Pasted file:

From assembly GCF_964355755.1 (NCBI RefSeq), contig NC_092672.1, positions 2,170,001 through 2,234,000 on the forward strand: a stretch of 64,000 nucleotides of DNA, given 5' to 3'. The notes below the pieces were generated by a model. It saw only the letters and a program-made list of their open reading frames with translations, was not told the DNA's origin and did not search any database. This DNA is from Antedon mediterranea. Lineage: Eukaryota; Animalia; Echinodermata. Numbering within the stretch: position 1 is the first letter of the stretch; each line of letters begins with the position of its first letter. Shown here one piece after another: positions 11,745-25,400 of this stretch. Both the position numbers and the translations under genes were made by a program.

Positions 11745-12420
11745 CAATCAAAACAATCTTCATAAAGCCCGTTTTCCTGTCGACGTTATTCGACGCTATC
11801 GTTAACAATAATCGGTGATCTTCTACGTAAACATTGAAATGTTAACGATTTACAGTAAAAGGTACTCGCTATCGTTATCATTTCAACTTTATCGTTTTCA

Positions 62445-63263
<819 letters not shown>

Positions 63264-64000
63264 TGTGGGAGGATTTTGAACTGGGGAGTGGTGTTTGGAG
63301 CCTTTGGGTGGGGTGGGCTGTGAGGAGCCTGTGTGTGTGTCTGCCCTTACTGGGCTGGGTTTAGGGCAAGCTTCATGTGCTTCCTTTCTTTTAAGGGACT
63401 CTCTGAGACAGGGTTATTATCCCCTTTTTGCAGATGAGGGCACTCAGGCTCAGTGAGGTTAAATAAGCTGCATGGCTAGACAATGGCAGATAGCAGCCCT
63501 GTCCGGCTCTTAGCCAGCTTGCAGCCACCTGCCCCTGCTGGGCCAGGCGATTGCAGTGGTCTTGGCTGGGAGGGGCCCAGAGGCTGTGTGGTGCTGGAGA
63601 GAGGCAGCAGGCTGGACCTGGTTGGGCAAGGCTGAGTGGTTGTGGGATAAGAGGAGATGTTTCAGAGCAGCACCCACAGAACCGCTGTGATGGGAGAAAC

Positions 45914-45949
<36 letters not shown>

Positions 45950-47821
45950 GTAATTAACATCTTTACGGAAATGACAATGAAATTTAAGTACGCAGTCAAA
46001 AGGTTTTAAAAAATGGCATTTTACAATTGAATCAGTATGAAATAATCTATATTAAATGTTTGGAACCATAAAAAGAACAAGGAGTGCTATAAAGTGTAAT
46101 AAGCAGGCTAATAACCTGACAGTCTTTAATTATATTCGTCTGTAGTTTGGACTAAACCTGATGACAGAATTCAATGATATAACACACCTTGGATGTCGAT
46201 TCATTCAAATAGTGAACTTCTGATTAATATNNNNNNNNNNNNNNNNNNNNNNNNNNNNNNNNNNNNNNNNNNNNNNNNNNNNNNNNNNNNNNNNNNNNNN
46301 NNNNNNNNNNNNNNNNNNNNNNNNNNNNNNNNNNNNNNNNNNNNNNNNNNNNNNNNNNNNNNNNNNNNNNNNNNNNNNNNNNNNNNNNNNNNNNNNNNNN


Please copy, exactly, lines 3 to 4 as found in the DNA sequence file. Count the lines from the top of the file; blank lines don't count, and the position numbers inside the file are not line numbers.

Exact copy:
11745 CAATCAAAACAATCTTCATAAAGCCCGTTTTCCTGTCGACGTTATTCGACGCTATC
11801 GTTAACAATAATCGGTGATCTTCTACGTAAACATTGAAATGTTAACGATTTACAGTAAAAGGTACTCGCTATCGTTATCATTTCAACTTTATCGTTTTCA